There has been evident progress regarding the environmental movement in the United States. Initiated in the 1960s, this modern initiative has been ingrained into society and has spurred debate over issues such as climate change, veganism, etc. Inherently, this movement is most prominent in more affluent communities. Unequivocally, it is quite difficult to be within the reigns of poverty and extensively contribute to the global urge to “Go Green!” in a world that does little to alleviate what hinders the absorption environmental movement in impoverished communities.
Frankly, having the ability to even consider the implications of being an environmental connoisseur is a privilege. In a 2
004 study, Rachel Massey discussed the correlation between three factors: income, race and health. She found that impoverished and/or minority communities suffer the most consequences related to “environmental degradation,” and that this burden is disproportionately distributed. This is evident in the Flint, Michigan water crisis today – a city that is mostly black with nearly half of the population living in poverty has been neglected by the government since 2014. What seems to be the central outcry is from outside communities who are advocates for those in Flint – how will a community concerned with clean drinking water fight beyond accessibility to a necessary natural resource?
In addition to mere environmental concern, it is difficult for those impoverished to switch to healthier and environmentally-conscious eating habits, such as veganism, over the diet that has been perpetuated by corporations that capitalize on the economic inequity in certain communities. Fast-food restaurants create their havens in low-income communities – the poor have a better chance at finding a local McDonald’s than reasonably-priced food within their tax bracket at a local grocery store. This is merely a representation of why our natural prototype for a vegan is a thin, glowing, typically white individual posing with organic fruits and vegetables that cost a fortune from the farmer’s market. It is not that poorer communities are intentionally indifferent to eating healthier, but rather the profit gained by corporations who sell unhealthy food steers them in the direction of impoverished areas and unambiguously, the public is more so indifferent to the true hardships behind the poor becoming conscientious of their food choices.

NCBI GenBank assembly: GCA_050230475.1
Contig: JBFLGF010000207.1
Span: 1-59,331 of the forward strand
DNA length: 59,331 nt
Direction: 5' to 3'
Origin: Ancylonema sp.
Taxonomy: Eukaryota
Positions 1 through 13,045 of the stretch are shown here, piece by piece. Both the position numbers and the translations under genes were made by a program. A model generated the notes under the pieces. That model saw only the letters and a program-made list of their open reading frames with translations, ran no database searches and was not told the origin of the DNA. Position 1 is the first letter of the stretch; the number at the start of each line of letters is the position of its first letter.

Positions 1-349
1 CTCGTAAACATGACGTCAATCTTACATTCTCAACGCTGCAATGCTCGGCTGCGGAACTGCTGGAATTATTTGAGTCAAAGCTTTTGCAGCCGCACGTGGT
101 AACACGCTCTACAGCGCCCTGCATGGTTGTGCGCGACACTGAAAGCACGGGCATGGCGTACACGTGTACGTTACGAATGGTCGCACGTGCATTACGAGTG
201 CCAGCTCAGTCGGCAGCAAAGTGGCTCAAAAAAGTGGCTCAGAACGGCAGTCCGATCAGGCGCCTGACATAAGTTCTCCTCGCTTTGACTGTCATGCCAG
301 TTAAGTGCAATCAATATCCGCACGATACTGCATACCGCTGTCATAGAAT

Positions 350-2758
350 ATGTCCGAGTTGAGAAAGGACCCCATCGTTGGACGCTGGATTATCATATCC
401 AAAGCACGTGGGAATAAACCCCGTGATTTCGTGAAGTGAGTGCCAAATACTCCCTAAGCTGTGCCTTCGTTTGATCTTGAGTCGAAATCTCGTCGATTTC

The problem lies within the tendency for the public, especially affluent citizens, to exert this responsibility to uphold proposed initiatives on global environmental detriment on the impoverished and less-privileged members of society.
There is due respect granted in regard to the environmental movement contributing to awareness on issues plaguing the environment. The problem lies within the tendency for the public, especially affluent citizens, to exert this responsibility to uphold proposed initiatives on global environmental detriment on the impoverished and less-privileged members of society. Of course, the movement itself is an efficient and necessary mode of momentum for a holistic environmental conscience. Though, for it to be a true surge toward sustainability, it must become more inclusive of those who are not granted the same accessibility to healthier foods and time to advocate for more government involvement in environmental issues.
Although the national and international shift toward this initiative has phenomenal potential implications – with attributes such as the potential of having 8.1 million lives saved per year on a global scale and a 70% drop in food-related emissions – it fails to account for those in the shadows of society. Hopefully, with the ongoing advocacy for such a movement, it soon will cease to urge everyone to participate when many are left without the resources needed to do so.
Photo: Global Policy